Nodes.  A Replication segment is a local segment instantiated at a
   Replication node.  It can be either provisioned locally on a node or
   programmed by a PCE.  Replication segments apply equally to both SR-
   MPLS and SRv6 instantiations of Segment Routing.

   A Replication segment is identified by the tuple <Replication-ID,
   Node-ID>, where:

   *  Replication-ID: An identifier for a Replication segment that is
      unique in context of the Replication Node.

   *  Node-ID: The address of the Replication Node that the Replication
      segment is for.  Note that the root of a multi-point service is
      also a Replication Node.

   In simplest case, Replication-ID can be a 32-bit number, but it can
   be extended or modified as required based on specific use of a
   Replication segment.  When the PCE signals a Replication segment to
   its node, the <Replication-ID, Node-ID> tuple identifies the segment.
   Examples of such signaling and extension are described in
   [I-D.ietf-pim-sr-p2mp-policy].

   A Replication segment includes the following elements:

   *  Replication SID: The Segment Identifier of a Replication segment.
      This is a SR-MPLS label or a SRv6 SID [RFC8402].

   *  Downstream Nodes: Set of nodes in Segment Routing domain to which
      a packet is replicated by the Replication segment.

   *  Replication State: See below.

   The Downstream Nodes and Replication State of a Replication segment
   can change over time, depending on the network state and leaf nodes
   of a multi-point service that the segment is part of.

   Replication SID identifies the Replication segment in the forwarding
   plane.  At a Replication node, the Replication SID is the equivalent
   of Binding SID [I-D.ietf-spring-segment-routing-policy] of a Segment
   Routing Policy.

   Replication State is a list of replication branches to the Downstream
   Nodes.  In this document, each branch is abstracted to a <Downstream
   Node, Downstream Replication SID> tuple.



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   In a branch tuple, <Downstream Node> represents the reachability from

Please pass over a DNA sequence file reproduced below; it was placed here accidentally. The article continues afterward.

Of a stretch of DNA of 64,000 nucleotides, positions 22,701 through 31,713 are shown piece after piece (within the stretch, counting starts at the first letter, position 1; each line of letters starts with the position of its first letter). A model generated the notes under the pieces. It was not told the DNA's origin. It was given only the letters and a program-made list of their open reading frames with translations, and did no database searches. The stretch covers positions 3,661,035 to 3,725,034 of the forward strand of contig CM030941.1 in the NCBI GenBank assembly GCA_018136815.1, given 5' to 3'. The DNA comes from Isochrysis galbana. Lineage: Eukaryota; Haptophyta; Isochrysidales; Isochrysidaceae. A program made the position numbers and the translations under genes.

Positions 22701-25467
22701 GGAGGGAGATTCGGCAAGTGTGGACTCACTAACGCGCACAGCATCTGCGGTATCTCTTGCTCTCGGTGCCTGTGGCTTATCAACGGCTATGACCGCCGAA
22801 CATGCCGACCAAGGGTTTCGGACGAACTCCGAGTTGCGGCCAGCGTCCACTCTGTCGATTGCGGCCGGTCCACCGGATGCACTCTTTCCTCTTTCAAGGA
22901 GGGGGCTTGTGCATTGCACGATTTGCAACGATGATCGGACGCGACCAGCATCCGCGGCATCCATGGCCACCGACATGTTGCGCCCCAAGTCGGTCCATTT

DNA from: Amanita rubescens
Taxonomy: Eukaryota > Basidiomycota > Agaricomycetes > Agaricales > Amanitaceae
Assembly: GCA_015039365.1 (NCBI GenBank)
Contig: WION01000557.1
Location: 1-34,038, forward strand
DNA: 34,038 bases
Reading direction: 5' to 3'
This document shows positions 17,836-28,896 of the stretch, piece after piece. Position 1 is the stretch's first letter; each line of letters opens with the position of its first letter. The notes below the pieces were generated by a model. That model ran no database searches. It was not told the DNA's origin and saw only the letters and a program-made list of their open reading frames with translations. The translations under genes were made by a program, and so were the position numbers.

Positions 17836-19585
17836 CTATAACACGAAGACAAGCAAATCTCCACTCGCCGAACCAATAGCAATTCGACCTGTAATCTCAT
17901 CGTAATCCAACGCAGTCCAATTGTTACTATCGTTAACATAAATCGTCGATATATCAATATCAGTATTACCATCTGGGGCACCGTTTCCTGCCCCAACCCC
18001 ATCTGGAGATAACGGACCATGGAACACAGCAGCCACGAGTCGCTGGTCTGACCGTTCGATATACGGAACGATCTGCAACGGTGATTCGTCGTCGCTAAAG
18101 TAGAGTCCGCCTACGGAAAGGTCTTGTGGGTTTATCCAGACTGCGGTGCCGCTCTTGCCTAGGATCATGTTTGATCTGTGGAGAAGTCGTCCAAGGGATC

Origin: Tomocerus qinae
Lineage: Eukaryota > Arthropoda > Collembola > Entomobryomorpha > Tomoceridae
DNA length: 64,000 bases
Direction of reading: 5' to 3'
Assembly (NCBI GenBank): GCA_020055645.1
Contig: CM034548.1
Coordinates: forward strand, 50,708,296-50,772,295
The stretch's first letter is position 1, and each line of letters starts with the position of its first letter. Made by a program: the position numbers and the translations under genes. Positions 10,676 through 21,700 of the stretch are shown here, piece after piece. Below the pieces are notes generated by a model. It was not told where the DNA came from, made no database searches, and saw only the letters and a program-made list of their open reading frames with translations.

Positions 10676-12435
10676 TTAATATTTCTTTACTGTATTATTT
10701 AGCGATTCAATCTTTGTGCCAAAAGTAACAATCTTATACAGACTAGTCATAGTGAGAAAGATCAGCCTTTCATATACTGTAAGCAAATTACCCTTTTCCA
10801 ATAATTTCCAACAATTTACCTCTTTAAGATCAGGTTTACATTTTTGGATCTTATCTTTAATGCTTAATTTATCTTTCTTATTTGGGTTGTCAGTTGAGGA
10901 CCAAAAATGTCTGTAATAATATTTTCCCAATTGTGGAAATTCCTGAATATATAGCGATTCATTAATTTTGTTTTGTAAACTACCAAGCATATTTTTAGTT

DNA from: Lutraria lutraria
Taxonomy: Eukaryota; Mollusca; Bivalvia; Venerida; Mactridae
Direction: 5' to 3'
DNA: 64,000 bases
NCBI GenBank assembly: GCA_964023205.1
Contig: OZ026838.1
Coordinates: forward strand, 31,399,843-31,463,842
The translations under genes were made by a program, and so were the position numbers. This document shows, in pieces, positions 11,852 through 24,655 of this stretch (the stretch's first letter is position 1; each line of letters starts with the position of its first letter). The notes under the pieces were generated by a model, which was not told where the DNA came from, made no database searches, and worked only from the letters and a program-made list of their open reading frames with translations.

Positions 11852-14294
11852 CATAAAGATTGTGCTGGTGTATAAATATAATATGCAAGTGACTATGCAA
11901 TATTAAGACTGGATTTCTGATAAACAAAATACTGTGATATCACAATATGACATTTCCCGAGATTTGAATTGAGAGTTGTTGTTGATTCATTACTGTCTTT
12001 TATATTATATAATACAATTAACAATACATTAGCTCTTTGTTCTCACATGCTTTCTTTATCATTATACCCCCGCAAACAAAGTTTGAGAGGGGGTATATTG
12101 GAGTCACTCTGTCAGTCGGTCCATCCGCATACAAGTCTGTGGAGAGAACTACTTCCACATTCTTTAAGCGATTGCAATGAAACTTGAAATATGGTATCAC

the Replication Node to the Downstream Node.  In its simplest form,
   this MAY be specified as an interface or nexthop if downstream node
   is adjacent to the Replication Node.  The reachability may be
   specified in terms of Flex-Algo path (including the default algo)
   [I-D.ietf-lsr-flex-algo], or specified by an SR explicit path
   represented either by a SID-list (of one or more SIDs) or by a
   Segment Routing Policy [I-D.ietf-spring-segment-routing-policy].

   A packet is steered into a Replication segment at a Replication Node
   in two ways:

   *  When the Active Segment [RFC8402] is a locally instantiated
      Replication SID

   *  By the root of a multi-point service based on local configuration
      outside the scope of this document.

   In either case, the packet is replicated to each Downstream node in
   the associated Replication state.

   If a Downstream Node is an egress (aka leaf) of the multi-point
   service, i.e. no further replication is needed, then that leaf node's
   Replication segment will not have any Replication State and the
   operation is NEXT.  At an egress node, the Replication SID MAY be
   used to identify that portion of the multi-point service.  Notice
   that the segment on the leaf node is still referred to as a
   Replication segment for the purpose of generalization.

   A node can be a bud node, i.e. it is a Replication Node and a leaf
   node of a multi-point service at the same time
   [I-D.ietf-pim-sr-p2mp-policy].

   There MUST not be any topological SID after a Replication SID in a
   packet.  Otherwise, the behavior at Downstream nodes of a Replication
   segment is undefined and outside the scope of this document.

2.1.  SR-MPLS data plane

   When the Active Segment is a Replication SID, the processing results
   in a POP operation and lookup of the associated Replication state.
   For each replication in the Replication state, the operation is a
   PUSH of the downstream Replication SID and an optional segment list
   on to the packet which is forwarded to the Downstream node.  For leaf
   nodes the inner packet is forwarded as per local configuration.






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   When the root of a multi-point service steers a packet to a
   Replication segment, it results in a replication to each Downstream
   node in the associated replication state.  The operation is a PUSH of
   the replication SID and an optional segment list on to the packet
   which is forwarded to the downstream node.

2.2.  SRv6 data plane

   In SRv6 [RFC8986], the "Endpoint with replication" behavior
   (End.Replicate for short) replicates a packet and forwards the packet
   according to a Replication state.

   When processing a packet destined to a local Replication-SID, the